Wikipedia is suing the NSA. The organization with all of our public knowledge is suing the organization with all of our private knowledge. Is now the time for other massive companies and organizations to make a stand?
This week US Rep. Marsha Blackburn filed legislation under the name of “Internet Freedom Act” in an effort to “overturn the Feberal Communications Commission’s new network neutrality rules”. This is especially interesting to me since Blackburn received ” $25,000 from an AT&T political action committee (PAC), $20,000 from a Comcast PAC, $20,000 from a cable industry association PAC, and $15,000 from a Verizon PAC, according to the Center for Responsive Politics.” This means that she is essentially promising the complete opposite of what is actually happening. Another case of a politician cashing in for personal gain while hiding behind a mask of “freedom”.
The sentence that irritated me the most was this: ““Once the federal government establishes a foothold into managing how Internet service providers run their networks they will essentially be deciding which content goes first, second, third, or not at all,”
I seriously do not understand how a person can read that and think “oh look, freedom”
Using this source, you can set up your own attack map. This provides a graph that shows
any attacking IPs to your system. The map itself looks like this:
The map also comes with sound effects.
A lot of people talk about the increasing frequency and intensity of cyber attacks these days. Something people aren’t talking about enough is the difference between one type of cyber attack vs another. I’m always hearing “Company X has been hacked!” and yet not one seems to go into specifics.
If I asked you “Are cyber attacks which target finances on the rise? or are they on the decline?” I’d bet that the majority of you would say that these attacks are on the rise, and for good reason. More and more the media has been covering cyber attacks because the general public is more invested into technology than ever before. As of January 2014, 58% of Americans have a smart phone. More people now have smart phones than those who don’t in the United States. That is amazing. So, I think it’s time people start to look at what the cyber attacks are doing.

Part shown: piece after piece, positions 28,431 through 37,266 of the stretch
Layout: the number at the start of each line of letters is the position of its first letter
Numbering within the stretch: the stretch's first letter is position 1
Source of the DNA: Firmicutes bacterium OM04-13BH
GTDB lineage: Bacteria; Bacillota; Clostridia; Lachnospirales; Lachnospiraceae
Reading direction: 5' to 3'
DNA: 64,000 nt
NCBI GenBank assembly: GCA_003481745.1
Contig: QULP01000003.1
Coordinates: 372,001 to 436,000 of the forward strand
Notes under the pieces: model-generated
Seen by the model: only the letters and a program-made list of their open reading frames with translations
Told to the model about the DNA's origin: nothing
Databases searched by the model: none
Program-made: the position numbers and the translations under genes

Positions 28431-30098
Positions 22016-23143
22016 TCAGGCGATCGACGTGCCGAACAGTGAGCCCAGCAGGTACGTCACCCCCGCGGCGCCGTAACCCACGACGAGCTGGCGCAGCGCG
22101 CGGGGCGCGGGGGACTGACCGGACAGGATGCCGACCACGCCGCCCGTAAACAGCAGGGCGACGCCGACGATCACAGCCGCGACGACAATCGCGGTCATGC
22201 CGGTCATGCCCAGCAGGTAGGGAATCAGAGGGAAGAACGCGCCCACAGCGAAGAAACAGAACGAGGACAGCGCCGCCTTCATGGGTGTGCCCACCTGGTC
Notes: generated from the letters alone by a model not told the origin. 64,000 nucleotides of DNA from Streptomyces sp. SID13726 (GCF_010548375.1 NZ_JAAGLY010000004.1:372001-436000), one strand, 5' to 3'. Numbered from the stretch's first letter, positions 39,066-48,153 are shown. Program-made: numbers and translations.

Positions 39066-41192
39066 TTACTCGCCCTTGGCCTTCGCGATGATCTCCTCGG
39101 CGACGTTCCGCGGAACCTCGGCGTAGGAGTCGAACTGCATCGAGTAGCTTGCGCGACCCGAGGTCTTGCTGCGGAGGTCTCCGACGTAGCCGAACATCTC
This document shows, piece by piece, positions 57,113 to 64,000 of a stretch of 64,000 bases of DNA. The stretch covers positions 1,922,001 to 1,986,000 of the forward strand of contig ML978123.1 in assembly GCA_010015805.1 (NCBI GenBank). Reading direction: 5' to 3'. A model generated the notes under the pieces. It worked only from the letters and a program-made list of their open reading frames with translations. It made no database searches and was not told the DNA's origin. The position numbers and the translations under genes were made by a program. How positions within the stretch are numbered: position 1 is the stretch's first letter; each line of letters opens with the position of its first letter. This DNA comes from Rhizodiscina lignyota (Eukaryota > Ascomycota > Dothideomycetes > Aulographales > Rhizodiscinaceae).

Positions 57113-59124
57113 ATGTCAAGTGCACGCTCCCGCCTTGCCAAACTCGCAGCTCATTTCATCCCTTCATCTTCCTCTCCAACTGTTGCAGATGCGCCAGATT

Financial attacks are on the decline since 2014. Why? It’s probably a mix of several reasons: Shift of focus by the hackers, better security and law enforcement, large focus attacks are shifting to be more important than small spread attacks.
No matter the reasons, we should be thinking about this. If we don’t understand why a certain trend in computer security is happening then how can we possibly expect to prevent it?
Every now and then I’ll stumble upon yet another article talking about the cons to all of the newly introduced “smart” products. “Smart” wallets, lights, appliances, etc etc. The list goes on. The most recent smart product con I was reading about was by none other than Keurig.
For those who haven’t read about this stuff, basically what happened is this:
Keurig releases new product with “innovative technology”.
Users eventually discover that the “innovative technology” which is supposed to make life easier for them actually makes things difficult and mostly just expensive.
People find work-arounds for this new technology.
Keurig tries to prevent the work-arounds.
Keurig gets a bunch of terrible press.
Well this crap keeps happening and I think it’s the reason computer security jobs continue to grow and become more important in society.
Just a few ago people were hacking into the security vulnerabilities of BMW cars, finding ways to take over the vehicle. A car is not a coffee machine. This is scary stuff.
It’s always interesting to step back and look at the lack of security in wireless internet connections. Even as I’m driving around in my neighborhood, I can detect a ton of completely open (or might as well be open) wifi connections all over the place.
This got me thinking about how difficult it is to get into a “secure” wifi router. That’s when I stumbled upon this post: http://www.xexexe.cz/2015/02/bruteforcing-tp-link-routers-with.html
This shows step by step, the methods used to attack a tp-link router. Simple scripts can go so far.
Not long after having been shown to store credentials in a standard text format (see link below), Lizard squad is claiming to be responsible for even more crap.
These guys will claim anything to get attention and here I am, giving them attention.